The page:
US 1921825 A
Abstract available in
Claims available in
Description (OCR text may contain errors)
ug- 8, 1933 F. .JoHANNsx-:N 1,921,825
PROCESS FOR THE REGOVRY OF METAL VALUES Filed April 5, 1929 7 Mw@ @www Mmm/ey@ Patented Aug. 8, 1933 UNITED STATES PATENT OFFICE PROCESS FOB THE RECOVERY F METL VALUES many Application April 5, 1929, Serial No. 352,850, and in Germany April 18, 19f8 2 Claims. (Cl. 75-28) This invention relates to processes for carrying out the volatilization of metals and metal compounds from materials containing them in rotary tube furnaces, wherein the heat required for the 5 process wholly or partly produced by the combustion of the fuel added to the charge. The presentA process is eminently adapted to all volatilization processes in which there are volatilized for example chlorides, sulphides, oxides or metals. The materials to be treated may previously have been subjected to a primary transformation process in order to convert them into a form suitable for volatilization.
Hitherto the above mentioned volatilization processes were always carriedout in continuously working reverberatory furnaces in such a manner that the charge and the air for the reaction or the heating name travelled lin opposite directions to one anothersince the greatest value was attached to the utilization of the waste gases for the purposeof preheating the fresh charge, andv conversely to the utilization of the heat in the residue for preheating the fresh air. The present process which operates in just the opposite manner to the usual methods hitherto known and dispenses with the heat economy due to such methods, is carried out in such manner that both the charge and the gasestravel in the same direction, whereby there results a fundamentally different operation of the process ensuring a complete decomposition of the materials treated and at the same time a much simpler method of working.
In the accompanying drawing the progress of the reactions is shown diagrammatically for both methods. It is assumed that in order .to effect the endothermic reaction a temperature a is required within the charge. With the countercurrent flow methods of working heretofore employed (see 4Q Diagram l) the reaction starts at the point B after the fresh charge has been brought to the required temperature, by means of the gases, on its way from A to B. At the point C the temperature of the substances falls, in consequence of ,the cooling effect due to the fresh gases, below the required limit, the reaction zone being represented by the length of path R-C. With the unidirectional `flow method of working in which the charge and gases travel in the same' direction the temperature no longer falls below the value a (see Diagram II) after it has once attained its required value at the point B, for example by means of an ignition flame at the point A and by superficial combustion on the path A-B, until the dis- 55 charge point D is reached. with an otherwise identical adjustment of the process, the reaction zone thus becomes considerably longer, and corresponding to the longer duration of the reaction the decomposition becomes also more complete, that is to say for the same product it is possible to accelerate the speed of travel of the charge and materials increases towards the end ofthe process, and thus enables the complete decomposition resulting from the endothermic reaction to be obtained in a practically much more favourable manner. f 1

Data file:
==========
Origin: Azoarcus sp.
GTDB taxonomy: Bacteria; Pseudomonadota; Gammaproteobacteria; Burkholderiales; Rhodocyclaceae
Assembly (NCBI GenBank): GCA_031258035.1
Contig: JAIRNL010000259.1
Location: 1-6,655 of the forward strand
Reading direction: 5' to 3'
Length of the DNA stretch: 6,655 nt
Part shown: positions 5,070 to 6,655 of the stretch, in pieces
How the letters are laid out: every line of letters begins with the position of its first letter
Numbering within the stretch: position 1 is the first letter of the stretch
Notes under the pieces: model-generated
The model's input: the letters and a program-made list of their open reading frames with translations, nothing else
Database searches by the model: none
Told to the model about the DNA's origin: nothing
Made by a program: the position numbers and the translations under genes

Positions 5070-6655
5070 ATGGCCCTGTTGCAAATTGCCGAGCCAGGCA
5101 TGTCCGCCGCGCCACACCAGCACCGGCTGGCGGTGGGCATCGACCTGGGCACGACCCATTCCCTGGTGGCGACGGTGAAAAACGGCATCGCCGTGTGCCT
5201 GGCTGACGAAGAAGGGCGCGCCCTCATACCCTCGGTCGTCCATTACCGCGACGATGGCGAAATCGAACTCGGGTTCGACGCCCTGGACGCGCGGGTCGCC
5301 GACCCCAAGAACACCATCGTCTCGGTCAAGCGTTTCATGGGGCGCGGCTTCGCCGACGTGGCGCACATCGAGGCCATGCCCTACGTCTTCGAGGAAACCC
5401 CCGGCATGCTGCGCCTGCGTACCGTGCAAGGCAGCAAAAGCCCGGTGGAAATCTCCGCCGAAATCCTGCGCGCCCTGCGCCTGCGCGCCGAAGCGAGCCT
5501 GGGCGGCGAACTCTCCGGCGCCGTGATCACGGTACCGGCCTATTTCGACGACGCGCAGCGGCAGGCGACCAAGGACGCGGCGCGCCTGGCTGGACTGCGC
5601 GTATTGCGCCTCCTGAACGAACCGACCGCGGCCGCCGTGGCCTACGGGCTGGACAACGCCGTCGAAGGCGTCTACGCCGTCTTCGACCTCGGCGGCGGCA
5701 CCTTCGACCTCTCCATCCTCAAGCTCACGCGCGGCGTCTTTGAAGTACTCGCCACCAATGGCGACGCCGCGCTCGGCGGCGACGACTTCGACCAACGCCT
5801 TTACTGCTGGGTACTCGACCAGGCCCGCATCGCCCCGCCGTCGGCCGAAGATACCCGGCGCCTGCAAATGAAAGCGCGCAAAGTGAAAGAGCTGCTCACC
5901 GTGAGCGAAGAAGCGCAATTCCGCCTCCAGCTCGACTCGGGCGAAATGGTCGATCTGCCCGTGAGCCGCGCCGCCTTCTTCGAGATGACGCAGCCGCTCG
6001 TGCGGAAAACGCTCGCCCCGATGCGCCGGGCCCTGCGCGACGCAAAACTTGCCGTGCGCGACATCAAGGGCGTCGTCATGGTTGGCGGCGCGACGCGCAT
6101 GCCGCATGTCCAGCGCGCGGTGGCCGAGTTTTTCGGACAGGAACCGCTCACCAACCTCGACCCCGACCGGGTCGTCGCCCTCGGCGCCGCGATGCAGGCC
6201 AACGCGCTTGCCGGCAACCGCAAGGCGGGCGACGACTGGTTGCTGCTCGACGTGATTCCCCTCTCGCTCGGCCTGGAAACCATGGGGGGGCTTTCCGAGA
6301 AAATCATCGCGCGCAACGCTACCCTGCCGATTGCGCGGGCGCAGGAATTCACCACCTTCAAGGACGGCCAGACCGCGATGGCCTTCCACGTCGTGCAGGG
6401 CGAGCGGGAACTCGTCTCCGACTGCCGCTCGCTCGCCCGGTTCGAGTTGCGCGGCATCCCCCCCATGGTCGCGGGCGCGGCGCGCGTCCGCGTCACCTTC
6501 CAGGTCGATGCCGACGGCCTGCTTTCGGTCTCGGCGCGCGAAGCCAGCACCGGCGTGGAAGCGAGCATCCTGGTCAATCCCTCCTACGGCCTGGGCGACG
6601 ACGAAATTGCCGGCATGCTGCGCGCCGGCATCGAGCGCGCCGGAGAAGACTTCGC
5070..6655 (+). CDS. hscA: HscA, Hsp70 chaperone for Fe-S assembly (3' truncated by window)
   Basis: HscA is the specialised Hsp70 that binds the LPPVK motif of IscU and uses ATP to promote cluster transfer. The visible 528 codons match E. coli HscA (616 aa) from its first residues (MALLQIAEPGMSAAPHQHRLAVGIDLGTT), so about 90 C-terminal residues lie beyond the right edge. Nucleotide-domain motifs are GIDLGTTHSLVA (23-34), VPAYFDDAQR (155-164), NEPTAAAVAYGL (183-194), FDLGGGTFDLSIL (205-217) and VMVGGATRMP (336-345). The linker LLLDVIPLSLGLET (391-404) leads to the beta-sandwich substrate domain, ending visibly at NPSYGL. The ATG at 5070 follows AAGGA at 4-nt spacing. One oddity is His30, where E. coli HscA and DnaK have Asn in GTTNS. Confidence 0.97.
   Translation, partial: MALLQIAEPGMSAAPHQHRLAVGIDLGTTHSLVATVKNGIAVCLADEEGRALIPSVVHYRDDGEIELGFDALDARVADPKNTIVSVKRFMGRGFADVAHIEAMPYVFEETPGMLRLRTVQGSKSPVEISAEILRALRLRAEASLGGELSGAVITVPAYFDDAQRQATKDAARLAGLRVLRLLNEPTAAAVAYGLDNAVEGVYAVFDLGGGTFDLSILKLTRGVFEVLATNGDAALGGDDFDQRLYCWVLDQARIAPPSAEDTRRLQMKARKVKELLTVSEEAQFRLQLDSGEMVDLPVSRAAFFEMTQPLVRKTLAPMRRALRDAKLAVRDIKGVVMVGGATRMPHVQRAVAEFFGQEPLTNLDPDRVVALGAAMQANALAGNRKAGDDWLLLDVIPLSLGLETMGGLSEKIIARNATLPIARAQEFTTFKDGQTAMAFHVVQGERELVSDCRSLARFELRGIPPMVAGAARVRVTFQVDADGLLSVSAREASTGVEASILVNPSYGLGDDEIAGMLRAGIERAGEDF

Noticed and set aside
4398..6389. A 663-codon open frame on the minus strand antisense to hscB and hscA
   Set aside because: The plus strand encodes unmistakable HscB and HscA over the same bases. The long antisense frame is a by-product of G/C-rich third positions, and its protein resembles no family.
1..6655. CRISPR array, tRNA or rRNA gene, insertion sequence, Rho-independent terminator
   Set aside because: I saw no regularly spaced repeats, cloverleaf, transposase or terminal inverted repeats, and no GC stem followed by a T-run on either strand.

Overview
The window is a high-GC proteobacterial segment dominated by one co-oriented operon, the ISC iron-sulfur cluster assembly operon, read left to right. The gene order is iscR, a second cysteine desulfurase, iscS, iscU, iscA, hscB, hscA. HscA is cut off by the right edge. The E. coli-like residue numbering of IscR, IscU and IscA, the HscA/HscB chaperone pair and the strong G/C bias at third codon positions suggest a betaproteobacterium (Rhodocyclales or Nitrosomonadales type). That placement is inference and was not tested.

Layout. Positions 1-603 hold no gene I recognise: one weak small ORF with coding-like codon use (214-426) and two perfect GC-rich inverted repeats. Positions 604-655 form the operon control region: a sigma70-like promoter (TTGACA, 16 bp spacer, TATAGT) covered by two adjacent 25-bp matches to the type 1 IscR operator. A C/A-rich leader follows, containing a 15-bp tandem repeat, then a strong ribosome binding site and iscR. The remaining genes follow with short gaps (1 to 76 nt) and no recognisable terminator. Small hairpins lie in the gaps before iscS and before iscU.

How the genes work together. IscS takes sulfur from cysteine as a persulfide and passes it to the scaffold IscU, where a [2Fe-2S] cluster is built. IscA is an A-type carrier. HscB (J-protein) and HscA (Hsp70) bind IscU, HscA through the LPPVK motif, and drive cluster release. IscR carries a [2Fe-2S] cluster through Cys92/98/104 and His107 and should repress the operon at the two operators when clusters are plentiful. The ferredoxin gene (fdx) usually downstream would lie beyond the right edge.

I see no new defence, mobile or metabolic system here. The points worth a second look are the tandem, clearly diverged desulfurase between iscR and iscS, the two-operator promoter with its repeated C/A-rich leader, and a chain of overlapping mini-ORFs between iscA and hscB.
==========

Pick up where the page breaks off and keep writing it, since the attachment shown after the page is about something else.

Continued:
In the case of the processes with which the present invention is concerned the process considered as a whole becomes in reality exothermic by the combustion of the admixed fuel and of the products of reduction in the several portions of the reaction zone. In the case of the countercurrent iiow method the decomposition starts regularly at the point B disproportionately strongly because of the comparatively high concentration of the reacting substances, and causes at the beginning of the reaction zone B-C a strong temperature rise in the material and the'gases. This quantity of heat is not only lost for the pro( ss, as it is only very incompletelyutilized in the preheating, but it causes as a rule an inadmissible over-heating of the charge and is conducive to the formation of crusts. In practical working it then becomes necesary to lower the speed of reaction at this point artificially, or to effect the indispensable lowering of the temperature by working with an excess of ai'r or bythe addition of cooling additions, such as for instance carbonates. In the case of the unidirectional flow method of Working according to the present invention, a sufficient cooling of the charge in the proximity of the point B is effected by the air employed for the reaction which so far has been only slightly preheated, and the heat developed in the zone of the greatest reaction is made available in the neighbourhood of the discharge end D for the completion ofthe decomposition.